What’s your commitment? How to become an effective change-maker.

Having a goal to change the world for the better is great. But what's more important, says Chelsea Clinton, is having a plan to make it happen.

Chelsea Clinton: So here at CGI U we bring together a group of student activists and change makers every year to help them think about how to maximize the work that they’re already doing or the work that they feel called to do, whether that is tackling a challenge on their campus or in their local community or around the world. And we also hope that here at CGI U that we help foster a community of changemakers so that they can trade ideas, share ideas, learn from each other, help each other get better and support each other when those inevitable challenges come as kind of the rubber meets the road and the hard work of making a positive difference in the world may be just a little bit harder some days than others. 

One of the areas that we really focus on here at CGI U is to try to be a platform and a resource for our CGI U students and alums. 

We think that’s really important because we want the CGI U students not only to hopefully kind of feel more empowered and affirmed but themselves to then help democratize what they’ve learned through the CGI U process to other students, other friends, the younger siblings or the kids that they may themselves mentor now or in the future. 

And so what does that mean. 

Well helping CGI U students understand better and hopefully feel more connected and empowered to do what they themselves are doing but also to really understand why at CGI U we ask them to make a specific commitment to action. Why we ask them to articulate how they’ll measure progress against that commitment to action; Why we do think it’s really important that it be something new and not redundant or repetitive to something that someone else may already be trying to do to tackle that problem kind of in that space in that place at this moment in time. 

Because we hope if students understand better not only how to kind of do the work that they feel called to do but also why we focus on what we do here at CGI U they’ll be able to help support more people to be more effective change-makers today and in the future. 

I think that millennials and Gen Z often get a bad rap as being kind of disinterested, disengaged, disincentivized, more curious about what’s popping up on Instagram than the headline of the day.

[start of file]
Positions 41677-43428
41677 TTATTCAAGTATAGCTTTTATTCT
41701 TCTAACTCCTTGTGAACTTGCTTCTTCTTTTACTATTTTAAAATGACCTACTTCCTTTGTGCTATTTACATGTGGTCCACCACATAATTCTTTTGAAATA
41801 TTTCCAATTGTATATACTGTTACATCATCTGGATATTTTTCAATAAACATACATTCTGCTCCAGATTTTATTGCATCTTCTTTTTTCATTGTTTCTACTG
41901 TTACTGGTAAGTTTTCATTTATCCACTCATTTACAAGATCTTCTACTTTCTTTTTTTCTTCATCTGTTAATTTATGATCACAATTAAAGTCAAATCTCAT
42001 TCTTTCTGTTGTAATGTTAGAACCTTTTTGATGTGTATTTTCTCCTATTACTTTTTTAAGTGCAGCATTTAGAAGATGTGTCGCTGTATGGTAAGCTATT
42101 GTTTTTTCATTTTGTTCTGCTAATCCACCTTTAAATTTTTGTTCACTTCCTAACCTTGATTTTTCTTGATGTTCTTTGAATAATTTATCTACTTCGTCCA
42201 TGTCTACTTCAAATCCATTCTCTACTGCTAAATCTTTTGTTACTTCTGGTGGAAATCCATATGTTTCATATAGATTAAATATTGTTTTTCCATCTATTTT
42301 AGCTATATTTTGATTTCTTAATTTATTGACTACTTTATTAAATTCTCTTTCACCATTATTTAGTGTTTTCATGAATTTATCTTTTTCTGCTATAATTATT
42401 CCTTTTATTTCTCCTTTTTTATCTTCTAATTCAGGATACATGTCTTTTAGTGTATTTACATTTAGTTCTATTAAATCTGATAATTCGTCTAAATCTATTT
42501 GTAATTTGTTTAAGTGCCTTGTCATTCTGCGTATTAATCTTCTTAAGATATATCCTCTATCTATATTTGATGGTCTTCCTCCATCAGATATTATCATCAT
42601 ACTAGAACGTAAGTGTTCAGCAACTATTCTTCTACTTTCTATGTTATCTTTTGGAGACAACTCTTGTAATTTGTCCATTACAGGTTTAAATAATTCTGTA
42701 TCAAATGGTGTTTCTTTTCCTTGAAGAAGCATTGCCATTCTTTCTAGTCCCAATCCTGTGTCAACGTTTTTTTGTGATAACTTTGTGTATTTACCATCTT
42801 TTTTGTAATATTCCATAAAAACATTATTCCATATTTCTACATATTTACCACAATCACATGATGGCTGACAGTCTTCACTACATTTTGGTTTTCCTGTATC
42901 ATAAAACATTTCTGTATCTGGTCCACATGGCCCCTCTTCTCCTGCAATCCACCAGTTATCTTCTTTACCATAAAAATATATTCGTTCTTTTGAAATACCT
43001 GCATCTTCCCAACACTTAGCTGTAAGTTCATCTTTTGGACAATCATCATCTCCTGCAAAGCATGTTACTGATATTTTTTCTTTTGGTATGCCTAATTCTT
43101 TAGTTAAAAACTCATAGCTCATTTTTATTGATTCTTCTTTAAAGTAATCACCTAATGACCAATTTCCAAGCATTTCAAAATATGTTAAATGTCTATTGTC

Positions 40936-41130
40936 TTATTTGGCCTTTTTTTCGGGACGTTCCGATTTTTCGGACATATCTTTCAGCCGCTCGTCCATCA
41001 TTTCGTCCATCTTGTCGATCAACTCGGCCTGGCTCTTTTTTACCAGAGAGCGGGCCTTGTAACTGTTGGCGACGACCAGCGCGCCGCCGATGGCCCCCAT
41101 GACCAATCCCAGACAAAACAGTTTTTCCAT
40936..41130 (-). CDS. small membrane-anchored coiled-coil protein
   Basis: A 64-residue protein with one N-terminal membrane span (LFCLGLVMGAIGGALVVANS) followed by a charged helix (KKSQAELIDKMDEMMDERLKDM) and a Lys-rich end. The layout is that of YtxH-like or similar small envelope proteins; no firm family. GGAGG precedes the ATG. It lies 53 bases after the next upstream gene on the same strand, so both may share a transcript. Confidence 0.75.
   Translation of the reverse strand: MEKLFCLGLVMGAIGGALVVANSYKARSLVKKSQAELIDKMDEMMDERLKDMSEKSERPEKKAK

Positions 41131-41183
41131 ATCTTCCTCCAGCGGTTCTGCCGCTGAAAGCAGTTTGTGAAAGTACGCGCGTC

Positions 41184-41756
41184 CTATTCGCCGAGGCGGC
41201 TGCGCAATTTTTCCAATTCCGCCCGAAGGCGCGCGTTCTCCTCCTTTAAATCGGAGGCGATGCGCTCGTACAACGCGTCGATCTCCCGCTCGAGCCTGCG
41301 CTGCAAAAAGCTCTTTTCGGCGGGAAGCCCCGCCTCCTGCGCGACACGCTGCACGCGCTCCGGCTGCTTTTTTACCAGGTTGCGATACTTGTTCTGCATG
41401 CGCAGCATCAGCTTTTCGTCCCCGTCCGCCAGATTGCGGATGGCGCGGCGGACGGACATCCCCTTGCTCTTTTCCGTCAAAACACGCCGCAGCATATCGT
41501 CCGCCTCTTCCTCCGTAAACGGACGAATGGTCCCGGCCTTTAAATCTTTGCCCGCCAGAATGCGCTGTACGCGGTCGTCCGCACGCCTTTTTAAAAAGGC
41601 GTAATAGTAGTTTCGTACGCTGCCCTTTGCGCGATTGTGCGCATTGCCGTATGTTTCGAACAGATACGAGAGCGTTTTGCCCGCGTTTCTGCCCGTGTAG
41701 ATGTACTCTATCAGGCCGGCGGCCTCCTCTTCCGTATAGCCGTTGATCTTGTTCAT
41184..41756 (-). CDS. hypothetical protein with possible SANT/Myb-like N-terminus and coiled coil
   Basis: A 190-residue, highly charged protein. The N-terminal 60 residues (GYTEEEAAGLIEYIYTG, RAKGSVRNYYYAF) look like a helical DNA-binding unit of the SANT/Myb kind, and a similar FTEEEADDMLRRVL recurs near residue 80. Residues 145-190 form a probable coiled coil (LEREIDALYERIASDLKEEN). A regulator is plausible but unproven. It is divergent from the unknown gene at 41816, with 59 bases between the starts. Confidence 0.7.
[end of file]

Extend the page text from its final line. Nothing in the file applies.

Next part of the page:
And we’ve heard critiques like that kind of for time immemorial. And yet thankfully for time immemorial young people have said no. I mean we’re not going to be defined by kind of your stigma of us. We’re going to be defined by kind of what we stand up for, what we fight for or what we do, what we push forward. 

And I certainly think all the students here at CGI U not only provide a robust case for optimism every year and every day, and the work that they do that I think really repudiate that. 

And so I think then the challenges for business leaders today or for kind of NGO leaders today or for people in government today is to recognize that maybe young people are communicating in a different way but they have profoundly valuable things to not only say but they’re doing valuable work today and we’ll all be better off if we have the humility and the openness to listen to learn alongside them and to support so many of them that are making a really very real important difference already and will do so even more in the future.

As an activist, public health professor, mom, author, and Vice Chair of the Clinton Foundation, Chelsea Clinton sure is pretty busy. Here, she explains to us that there is a divide between wanting to make the world a better place and actually having a direction and a unique goal to make it happen. In order to help others both see and meet their goals, the Clinton Foundation launched Clinton Global Initiative University (CGI U) to give mentorship to those looking to make positive change. This video, part one in a series, is a great introduction to CGI U and to Chelsea's overall worldview. You can find out more about CGI U right here.

Photo: Luisa Conlon , Lacy Roberts and Hanna Miller / Global Oneness Project